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Exercise-Based Cardiac Rehabilitation for Elderly Patients with Coronary

Artery Disease


The exercise-based cardiac rehabilitation (CR) composed of aerobic and resistance training

has been established as a fundamental intervention to decrease mortality and cardiovascular

events of patients with coronary artery disease (CAD) since 1970-1980 years. However, the

prescription of traditional training is recently difficult for CAD patients because the number

of elderly patients with low mobility has increased. In particular, mobility of CAD patients

decreases to about 70% relative to that of healthy people. Reduced mobility has a direct effect

on cardiovascular events and mortality. Therefore, the main goals of elderly patients with

CAD are to maintain or improve mobility, in addition to secondary prevention and decreasing

mortality ratios. Other methods, i.e. interval training, training using neuromuscular electrical

stimulation or balance training, have been proposed in addition to traditional training

program (aerobic and resistance training) for elderly patients with CAD. Some studies have

proved the effectiveness of these training programs. We must prescribe the evidence-based

methods for training program on considering elderly patients’ clinical characteristics or



AHA: American Heart Association; AT: Anaerobic Threshold; CAD: Coronary Artery

Disease; CPX: Cardiopulmonary Exercise Testing; CR: Cardiac Rehabilitation; ESC:

European Society of Cardiology; ICU: Intensive Care Unit; METs: Metabolic Equivalents;

NMES: Neuromuscular Electrical Stimulation

Although coronary artery disease (CAD) is one of the major causes of death according to

World Health Statistics 2015, [1] the life expectancy of CAD patients has improved in recent

years. Therefore, secondary prevention of re-admission and mortality of these patients is an

important outcome for CAD patients after hospital discharge. Drug therapy is the most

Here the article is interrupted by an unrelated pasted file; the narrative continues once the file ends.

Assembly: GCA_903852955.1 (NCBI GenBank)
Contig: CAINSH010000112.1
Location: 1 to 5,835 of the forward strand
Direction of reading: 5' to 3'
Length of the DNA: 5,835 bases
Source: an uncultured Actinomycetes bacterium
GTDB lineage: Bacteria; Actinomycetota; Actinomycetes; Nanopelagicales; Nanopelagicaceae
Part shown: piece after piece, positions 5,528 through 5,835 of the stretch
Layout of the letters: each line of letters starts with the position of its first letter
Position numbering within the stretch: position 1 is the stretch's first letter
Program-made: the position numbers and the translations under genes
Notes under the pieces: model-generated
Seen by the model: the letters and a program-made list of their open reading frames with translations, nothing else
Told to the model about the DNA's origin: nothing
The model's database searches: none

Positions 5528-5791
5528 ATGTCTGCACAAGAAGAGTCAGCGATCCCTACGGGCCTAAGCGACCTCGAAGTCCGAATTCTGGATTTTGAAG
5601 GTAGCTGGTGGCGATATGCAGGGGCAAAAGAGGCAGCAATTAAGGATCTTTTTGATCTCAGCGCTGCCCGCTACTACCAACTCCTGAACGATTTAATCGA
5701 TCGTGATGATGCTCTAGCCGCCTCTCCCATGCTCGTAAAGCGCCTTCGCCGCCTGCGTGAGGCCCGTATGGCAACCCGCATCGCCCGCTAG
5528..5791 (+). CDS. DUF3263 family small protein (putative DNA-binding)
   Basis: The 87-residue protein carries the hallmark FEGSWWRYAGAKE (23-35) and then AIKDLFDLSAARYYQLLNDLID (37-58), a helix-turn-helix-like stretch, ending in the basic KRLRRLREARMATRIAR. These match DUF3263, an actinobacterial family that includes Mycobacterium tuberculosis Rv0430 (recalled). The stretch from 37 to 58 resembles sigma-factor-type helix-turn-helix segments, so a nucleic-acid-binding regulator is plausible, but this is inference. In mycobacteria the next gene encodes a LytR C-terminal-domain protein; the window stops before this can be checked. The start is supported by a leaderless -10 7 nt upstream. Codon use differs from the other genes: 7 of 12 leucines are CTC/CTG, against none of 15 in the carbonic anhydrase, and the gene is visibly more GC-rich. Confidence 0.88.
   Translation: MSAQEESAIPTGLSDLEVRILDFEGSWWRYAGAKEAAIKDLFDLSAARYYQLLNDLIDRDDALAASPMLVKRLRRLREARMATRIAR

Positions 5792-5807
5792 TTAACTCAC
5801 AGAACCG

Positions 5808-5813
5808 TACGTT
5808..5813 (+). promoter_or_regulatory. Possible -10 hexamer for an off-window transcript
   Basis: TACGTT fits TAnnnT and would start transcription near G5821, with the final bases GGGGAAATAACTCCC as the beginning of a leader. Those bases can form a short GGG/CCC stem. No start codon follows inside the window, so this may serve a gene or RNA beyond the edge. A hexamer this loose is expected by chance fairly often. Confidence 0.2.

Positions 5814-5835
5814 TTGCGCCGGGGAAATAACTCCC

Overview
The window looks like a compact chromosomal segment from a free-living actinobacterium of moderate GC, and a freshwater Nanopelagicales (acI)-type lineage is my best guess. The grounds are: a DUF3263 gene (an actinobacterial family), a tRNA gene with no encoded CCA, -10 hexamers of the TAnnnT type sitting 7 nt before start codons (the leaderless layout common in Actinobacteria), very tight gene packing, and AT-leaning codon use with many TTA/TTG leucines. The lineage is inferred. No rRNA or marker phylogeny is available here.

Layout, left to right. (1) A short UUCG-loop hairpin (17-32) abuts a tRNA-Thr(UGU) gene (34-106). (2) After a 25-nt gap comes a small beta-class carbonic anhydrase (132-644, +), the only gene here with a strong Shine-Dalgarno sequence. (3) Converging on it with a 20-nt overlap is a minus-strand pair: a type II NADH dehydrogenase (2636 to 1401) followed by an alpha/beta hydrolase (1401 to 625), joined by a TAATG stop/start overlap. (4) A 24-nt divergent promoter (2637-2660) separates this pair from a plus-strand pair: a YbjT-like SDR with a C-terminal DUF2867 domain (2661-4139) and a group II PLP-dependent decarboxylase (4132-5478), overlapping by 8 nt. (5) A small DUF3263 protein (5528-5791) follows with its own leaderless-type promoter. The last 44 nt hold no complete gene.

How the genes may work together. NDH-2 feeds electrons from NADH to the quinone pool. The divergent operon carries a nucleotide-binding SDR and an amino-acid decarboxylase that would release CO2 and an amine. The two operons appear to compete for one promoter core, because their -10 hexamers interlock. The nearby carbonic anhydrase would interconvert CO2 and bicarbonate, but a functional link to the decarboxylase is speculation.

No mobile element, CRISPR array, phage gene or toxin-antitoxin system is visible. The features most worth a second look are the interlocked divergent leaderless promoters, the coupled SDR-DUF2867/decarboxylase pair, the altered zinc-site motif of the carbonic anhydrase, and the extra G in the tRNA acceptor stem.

fundamental intervention as the strategy of secondary prevention. In recent decades, cardiac

rehabilitation (CR) is recognized the similar amount of effectiveness intervention as drug

therapy [2,3]. Cardiac rehabilitation (CR) is a comprehensive intervention composed of

exercise, risk factor education, behavior change, psychological support, and various

approaches that address common risk factors of CAD [2,3]. In particular, American Heart

Association (AHA) guideline recommend that exercise-based CR is recognized as an integral

component of cardiac rehabilitation [3]. Many studies have shown that an exercise-based CR

program consisting of aerobic and resistance training is an effective intervention to restore

physical function [4,5] and exercise capacity [6,7], and to reduce difficulty in physical

activities of daily living [8,9] in CAD patients. Furthermore, a Cochrane meta-analysis

reported that exercise-based CR was associated with a 28% reduction in mortality and a 31%

reduction in hospital readmission for CAD patients [10]. These results are of similar amount

as beta-blocker or angiotensin-converting enzyme inhibitor. In addition, approximately 25%

of CAD patients have mild depressive symptoms or anxiety, which are poor prognostic

factors [11-13]. Some randomized control trials reported that exercise-based CR decreased

rate of depressive symptoms or anxiety for CAD patients [10]. The safety of exercise-based

CR has been verified worldwide. A scientific statement of AHA in 2007 reported that the

incidence rates during exercise were 1 event/60,000-80,000 hours [14]. Similarly, multicenter
study by the Japanese Circulation Society revealed that the incidence rates that exercise-

based CR is extremely safe.

Recent study shows that the profile of CAD patients entering exercise-based CR has evolved

over the past 10 years [16]. The number of elderly patients with CAD has increased by

approximately 60% in the past few decades [16]. Although the main goals of middle-aged